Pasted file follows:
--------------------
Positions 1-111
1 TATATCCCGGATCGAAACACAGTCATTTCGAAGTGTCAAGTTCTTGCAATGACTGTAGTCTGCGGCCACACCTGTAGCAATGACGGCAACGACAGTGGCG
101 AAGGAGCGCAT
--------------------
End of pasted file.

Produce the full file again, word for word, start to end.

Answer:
Positions 1-111
1 TATATCCCGGATCGAAACACAGTCATTTCGAAGTGTCAAGTTCTTGCAATGACTGTAGTCTGCGGCCACACCTGTAGCAATGACGGCAACGACAGTGGCG
101 AAGGAGCGCAT